Our present challenge is to examine how scientific advances create new changes of a similarly qualitative kind. Areas such as climate change, genetic engineering and militarization of space not only produce differences in degree but have the potential principally and dramatically to change society – including how research and knowledge should be organized, distributed and managed. Bohr thought that science and the resulting nuclear weapons required changes to the organization of international relations centred on openness especially regarding science and technology.
Robert Oppenheimer later said that Bohr’s way of thinking meant that ‘In principle, everything that might be a threat to the security of the world would have to be open to the world’. Today, as there is in fact great concern about many new types of threats to security as well as a rediscovery of the problem of nuclear weapons, a rethinking of Bohr’s “Open World” could be a way of looking both principally and practically-politically at the great contemporary challenges that have research and technology at their core.
The idea of the current conference
In 2013 there will be a wide range of events commemorating the 100th anniversary of Niels Bohr's three epochal articles that most famously introduced the quantum-physical model of the atom. The University of Copenhagen can and should celebrate this aspect of Bohr’s work, and this is done best through an initiative combining participants from both the scientific and political worlds. Rather than approaching this task historically, it would be more interesting, relevant and Bohrian to examine how the idea of an open world can contribute to dealing with the challenges of today and what differences there may be between the technologies, the research and the political conditions then and now.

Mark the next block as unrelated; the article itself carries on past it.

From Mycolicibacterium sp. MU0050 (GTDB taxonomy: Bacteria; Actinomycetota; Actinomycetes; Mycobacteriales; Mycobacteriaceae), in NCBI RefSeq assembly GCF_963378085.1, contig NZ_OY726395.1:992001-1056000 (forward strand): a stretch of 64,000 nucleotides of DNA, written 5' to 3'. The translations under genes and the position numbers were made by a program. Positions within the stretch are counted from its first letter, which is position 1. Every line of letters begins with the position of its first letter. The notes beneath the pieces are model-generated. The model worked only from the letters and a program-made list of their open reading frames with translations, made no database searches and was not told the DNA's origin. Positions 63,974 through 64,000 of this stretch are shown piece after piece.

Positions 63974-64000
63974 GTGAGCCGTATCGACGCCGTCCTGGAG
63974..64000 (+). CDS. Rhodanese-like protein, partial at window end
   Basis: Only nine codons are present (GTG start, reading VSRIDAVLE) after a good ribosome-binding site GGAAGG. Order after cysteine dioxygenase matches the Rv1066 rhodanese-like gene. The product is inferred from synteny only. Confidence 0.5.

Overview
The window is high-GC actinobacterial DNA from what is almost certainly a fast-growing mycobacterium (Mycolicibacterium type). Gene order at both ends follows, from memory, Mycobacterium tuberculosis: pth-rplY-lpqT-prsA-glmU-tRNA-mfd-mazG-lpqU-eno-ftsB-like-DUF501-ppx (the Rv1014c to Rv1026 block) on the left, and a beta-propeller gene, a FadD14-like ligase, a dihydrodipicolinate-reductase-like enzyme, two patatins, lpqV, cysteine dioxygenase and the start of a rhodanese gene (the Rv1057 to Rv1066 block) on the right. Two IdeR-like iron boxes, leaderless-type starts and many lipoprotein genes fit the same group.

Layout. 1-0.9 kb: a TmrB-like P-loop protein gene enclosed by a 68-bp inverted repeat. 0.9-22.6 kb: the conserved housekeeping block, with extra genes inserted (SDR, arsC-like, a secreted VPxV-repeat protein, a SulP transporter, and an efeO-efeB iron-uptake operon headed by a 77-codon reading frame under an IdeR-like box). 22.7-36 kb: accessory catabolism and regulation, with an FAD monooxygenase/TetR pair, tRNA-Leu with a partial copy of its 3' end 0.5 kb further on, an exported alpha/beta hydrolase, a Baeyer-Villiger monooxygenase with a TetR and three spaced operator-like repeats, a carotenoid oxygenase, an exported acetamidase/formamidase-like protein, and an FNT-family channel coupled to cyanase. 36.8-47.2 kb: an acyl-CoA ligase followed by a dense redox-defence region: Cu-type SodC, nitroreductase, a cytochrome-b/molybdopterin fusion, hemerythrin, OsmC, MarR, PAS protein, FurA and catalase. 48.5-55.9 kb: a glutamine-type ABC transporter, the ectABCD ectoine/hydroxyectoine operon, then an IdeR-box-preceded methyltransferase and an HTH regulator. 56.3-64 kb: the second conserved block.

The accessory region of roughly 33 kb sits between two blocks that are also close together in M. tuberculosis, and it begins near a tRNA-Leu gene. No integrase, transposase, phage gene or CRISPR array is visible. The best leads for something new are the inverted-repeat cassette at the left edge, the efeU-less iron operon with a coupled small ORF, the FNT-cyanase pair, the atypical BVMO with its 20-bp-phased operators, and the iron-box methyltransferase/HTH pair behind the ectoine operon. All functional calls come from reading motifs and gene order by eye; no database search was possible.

The conference may be seen as a continuation of two similar symposia at the University of Copenhagen respectively in 1985 and 1989 conceived and organized by then Rector Ove Nathan. These symposia resulted in the books ”The Challenge of Nuclear Armaments: Essays Dedicated to Niels Bohr and his Appeal for an Open World” and “The Challenge of an Open World: Essays Dedicated to Niels Bohr”. The first conference in particular played a significant role in the incipient relief of tensions between East and West, the change of military doctrine by the Soviet leadership and the realization of new thoughts on openness, Glasnost. The continuity of the substance of Bohr’s thoughts about nuclear weapons was more evident in the 1980s than it is now, but the idea of openness has on the other hand achieved wider resonance. The second conference initiated the task of rethinking new sciences and technologies in a similar manner, and this task has only become more pressing with time.